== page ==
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Neuroanatomical abnormalities in first-episode psychosis (FEP) tend to be subtle and widespread. The vast majority of previous studies have used small samples, and therefore may have been underpowered. In addition, most studies have examined participants at a single research site, and therefore the results may be specific to the local sample investigated. Consequently, the findings reported in the existing literature are highly heterogeneous. This study aimed to overcome these issues by testing for neuroanatomical abnormalities in individuals with FEP that are expressed consistently across several independent samples.
Structural Magnetic Resonance Imaging data were acquired from a total of 572 FEP and 502 age and gender comparable healthy controls at five sites. Voxel-based morphometry was used to investigate differences in grey matter volume (GMV) between the two groups. Statistical inferences were made at p < 0.05 after family-wise error correction for multiple comparisons.
FEP showed a widespread pattern of decreased GMV in fronto-temporal, insular and occipital regions bilaterally; these decreases were not dependent on anti-psychotic medication. The region with the most pronounced decrease – gyrus rectus – was negatively correlated with the severity of positive and negative symptoms.
This study identified a consistent pattern of fronto-temporal, insular and occipital abnormalities in five independent FEP samples; furthermore, the extent of these alterations is dependent on the severity of symptoms and duration of illness. This provides evidence for reliable neuroanatomical alternations in FEP, expressed above and beyond site-related differences in anti-psychotic medication, scanning parameters and recruitment criteria.
Positive symptoms are a useful predictor of aggression in schizophrenia. Although a similar pattern of abnormal brain structures related to both positive symptoms and aggression has been reported, this observation has not yet been confirmed in a single sample.
To study the association between positive symptoms and aggression in schizophrenia on a neurobiological level, a prospective meta-analytic approach was employed to analyze harmonized structural neuroimaging data from 10 research centers worldwide. We analyzed brain MRI scans from 902 individuals with a primary diagnosis of schizophrenia and 952 healthy controls.
The result identified a widespread cortical thickness reduction in schizophrenia compared to their controls. Two separate meta-regression analyses revealed that a common pattern of reduced cortical gray matter thickness within the left lateral temporal lobe and right midcingulate cortex was significantly associated with both positive symptoms and aggression.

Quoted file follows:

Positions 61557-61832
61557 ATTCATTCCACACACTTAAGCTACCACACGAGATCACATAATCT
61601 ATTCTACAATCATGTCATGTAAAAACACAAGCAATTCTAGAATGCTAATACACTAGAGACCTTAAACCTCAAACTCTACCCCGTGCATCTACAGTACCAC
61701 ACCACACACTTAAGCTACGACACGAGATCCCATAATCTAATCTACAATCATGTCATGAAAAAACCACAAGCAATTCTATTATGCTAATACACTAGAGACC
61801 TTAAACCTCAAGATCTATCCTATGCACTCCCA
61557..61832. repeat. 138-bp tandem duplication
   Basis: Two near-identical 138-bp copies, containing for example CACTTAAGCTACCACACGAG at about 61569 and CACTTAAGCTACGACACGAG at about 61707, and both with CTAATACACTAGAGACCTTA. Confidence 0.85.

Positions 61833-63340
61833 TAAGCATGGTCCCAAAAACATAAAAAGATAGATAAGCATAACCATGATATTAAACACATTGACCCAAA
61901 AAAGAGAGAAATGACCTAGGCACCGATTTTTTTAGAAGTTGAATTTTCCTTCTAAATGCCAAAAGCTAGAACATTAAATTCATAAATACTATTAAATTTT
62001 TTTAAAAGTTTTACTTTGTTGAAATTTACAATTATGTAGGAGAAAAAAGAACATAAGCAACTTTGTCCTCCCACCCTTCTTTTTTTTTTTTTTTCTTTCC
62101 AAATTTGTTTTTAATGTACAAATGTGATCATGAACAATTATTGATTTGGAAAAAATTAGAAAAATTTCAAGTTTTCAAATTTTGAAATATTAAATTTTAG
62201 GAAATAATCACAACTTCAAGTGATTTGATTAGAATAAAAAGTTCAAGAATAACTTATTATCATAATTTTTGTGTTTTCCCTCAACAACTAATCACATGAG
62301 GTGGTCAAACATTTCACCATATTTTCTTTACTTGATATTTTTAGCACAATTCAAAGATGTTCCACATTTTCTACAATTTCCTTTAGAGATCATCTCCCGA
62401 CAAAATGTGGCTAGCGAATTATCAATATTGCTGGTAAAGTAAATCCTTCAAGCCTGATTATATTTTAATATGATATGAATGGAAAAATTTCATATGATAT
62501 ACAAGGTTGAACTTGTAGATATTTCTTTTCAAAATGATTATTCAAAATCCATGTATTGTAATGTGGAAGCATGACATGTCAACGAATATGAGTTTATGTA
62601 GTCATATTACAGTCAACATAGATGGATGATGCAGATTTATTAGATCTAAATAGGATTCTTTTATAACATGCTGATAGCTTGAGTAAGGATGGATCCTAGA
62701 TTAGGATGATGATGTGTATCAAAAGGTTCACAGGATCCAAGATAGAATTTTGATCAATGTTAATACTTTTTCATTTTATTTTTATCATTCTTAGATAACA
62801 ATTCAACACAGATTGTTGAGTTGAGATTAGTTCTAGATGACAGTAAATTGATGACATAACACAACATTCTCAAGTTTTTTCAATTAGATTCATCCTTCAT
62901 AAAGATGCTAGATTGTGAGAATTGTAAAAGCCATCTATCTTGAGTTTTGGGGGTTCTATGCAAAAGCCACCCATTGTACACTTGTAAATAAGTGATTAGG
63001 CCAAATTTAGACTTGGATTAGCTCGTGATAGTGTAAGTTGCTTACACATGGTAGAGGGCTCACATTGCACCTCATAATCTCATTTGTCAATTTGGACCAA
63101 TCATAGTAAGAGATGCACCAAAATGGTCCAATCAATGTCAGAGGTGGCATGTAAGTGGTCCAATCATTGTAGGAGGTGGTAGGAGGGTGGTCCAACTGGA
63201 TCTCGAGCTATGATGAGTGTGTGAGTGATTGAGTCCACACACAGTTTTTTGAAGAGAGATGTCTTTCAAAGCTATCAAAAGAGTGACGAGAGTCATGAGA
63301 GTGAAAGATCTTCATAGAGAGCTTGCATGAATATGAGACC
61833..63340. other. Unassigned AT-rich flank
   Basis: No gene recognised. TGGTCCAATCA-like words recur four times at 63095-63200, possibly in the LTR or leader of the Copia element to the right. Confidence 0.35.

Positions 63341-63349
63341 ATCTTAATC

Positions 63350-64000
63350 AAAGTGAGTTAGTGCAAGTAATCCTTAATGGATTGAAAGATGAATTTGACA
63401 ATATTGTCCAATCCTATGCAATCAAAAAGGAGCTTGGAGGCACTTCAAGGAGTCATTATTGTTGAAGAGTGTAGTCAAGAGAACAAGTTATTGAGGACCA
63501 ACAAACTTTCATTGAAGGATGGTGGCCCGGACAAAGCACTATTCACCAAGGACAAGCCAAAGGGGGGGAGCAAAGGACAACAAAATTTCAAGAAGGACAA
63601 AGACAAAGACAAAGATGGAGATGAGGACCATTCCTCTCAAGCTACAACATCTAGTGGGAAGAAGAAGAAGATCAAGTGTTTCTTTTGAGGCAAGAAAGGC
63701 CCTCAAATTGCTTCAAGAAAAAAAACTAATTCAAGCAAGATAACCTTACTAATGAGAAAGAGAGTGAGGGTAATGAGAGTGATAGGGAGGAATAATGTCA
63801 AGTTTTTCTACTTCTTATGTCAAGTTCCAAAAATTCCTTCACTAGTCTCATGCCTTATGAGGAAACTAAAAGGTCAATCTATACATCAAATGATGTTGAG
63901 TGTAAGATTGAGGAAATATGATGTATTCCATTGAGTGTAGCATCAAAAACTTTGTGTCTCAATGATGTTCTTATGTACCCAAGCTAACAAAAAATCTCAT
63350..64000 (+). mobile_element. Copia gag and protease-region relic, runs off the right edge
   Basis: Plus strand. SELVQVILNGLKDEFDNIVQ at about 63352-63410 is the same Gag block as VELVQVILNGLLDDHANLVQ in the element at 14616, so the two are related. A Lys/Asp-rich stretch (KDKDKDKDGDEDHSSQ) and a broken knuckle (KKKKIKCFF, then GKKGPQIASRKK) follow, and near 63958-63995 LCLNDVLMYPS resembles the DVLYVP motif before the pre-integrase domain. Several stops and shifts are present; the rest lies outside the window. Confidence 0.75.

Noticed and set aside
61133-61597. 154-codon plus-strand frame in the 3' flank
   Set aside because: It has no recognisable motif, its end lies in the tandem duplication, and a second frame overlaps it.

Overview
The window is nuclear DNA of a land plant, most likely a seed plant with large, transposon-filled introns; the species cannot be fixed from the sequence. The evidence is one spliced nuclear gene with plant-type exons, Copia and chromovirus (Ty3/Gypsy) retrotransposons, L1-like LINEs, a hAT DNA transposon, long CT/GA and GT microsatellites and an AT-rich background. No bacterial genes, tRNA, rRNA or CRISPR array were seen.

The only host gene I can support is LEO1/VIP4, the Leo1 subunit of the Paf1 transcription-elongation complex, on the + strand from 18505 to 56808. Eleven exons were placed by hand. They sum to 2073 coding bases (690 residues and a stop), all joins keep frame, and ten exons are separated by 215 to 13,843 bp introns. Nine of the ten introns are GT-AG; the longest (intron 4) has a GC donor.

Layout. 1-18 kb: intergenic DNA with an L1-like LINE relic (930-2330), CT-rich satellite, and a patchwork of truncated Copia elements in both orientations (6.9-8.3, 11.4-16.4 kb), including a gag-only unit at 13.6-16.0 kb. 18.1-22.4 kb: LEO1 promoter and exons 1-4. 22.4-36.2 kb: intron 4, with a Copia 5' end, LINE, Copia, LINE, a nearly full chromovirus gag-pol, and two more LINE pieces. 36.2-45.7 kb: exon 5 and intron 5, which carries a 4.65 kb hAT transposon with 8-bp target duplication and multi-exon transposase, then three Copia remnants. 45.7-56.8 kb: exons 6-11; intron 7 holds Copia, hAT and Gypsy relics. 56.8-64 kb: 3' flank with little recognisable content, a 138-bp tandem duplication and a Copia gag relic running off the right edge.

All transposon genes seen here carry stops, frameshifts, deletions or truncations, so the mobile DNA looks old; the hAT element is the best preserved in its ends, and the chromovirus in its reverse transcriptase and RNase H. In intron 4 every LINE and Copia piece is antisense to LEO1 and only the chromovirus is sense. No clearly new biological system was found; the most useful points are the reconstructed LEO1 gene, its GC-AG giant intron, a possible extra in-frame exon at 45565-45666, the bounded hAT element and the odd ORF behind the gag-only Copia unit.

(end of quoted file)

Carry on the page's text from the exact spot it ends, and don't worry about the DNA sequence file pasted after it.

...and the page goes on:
These findings suggested that positive symptoms such as formal thought disorder and auditory misperception, combined with cognitive impairments reflecting difficulties in deploying an adaptive control toward perceived threats, could escalate the likelihood of aggression in schizophrenia.
Jumping to conclusions (JTC), which is the proneness to require less information before forming beliefs or making a decision, has been related to formation and maintenance of delusions. Using data from the National Institute of Health Research Biomedical Research Centre Genetics and Psychosis (GAP) case–control study of first-episode psychosis (FEP), we set out to test whether the presence of JTC would predict poor clinical outcome at 4 years.
One-hundred and twenty-three FEP patients were assessed with the Positive and Negative Syndrome Scale (PANSS), Global Assessment of Functioning (GAF) and the probabilistic reasoning ‘Beads’ Task at the time of recruitment. The sample was split into two groups based on the presence of JTC bias. Follow-up data over an average of 4 years were obtained concerning clinical course and outcomes (remission, intervention of police, use of involuntary treatment – the Mental Health Act (MHA) – and inpatient days).
FEP who presented JTC at baseline were more likely during the follow-up period to be detained under the MHA [adjusted OR 15.62, 95% confidence interval (CI) 2.92–83.54, p = 0.001], require intervention by the police (adjusted OR 14.95, 95% CI 2.68–83.34, p = 0.002) and have longer admissions (adjusted IRR = 5.03, 95% CI 1.91–13.24, p = 0.001). These associations were not accounted for by socio-demographic variables, IQ and symptom dimensions.
JTC in FEP is associated with poorer outcome as indicated and defined by more compulsion police intervention and longer periods of admission. Our findings raise the question of whether the implementation of specific interventions to reduce JTC, such as Metacognition Training, may be a useful addition in early psychosis intervention programmes.
Converging lines of evidence implicate an important role for the immune system in schizophrenia. Microglia are the resident immune cells of the central nervous system and have many functions including neuroinflammation, axonal guidance and neurotrophic support. We aimed to provide a quantitative review of in vivo PET imaging studies of microglia activation in patients with schizophrenia compared with healthy controls.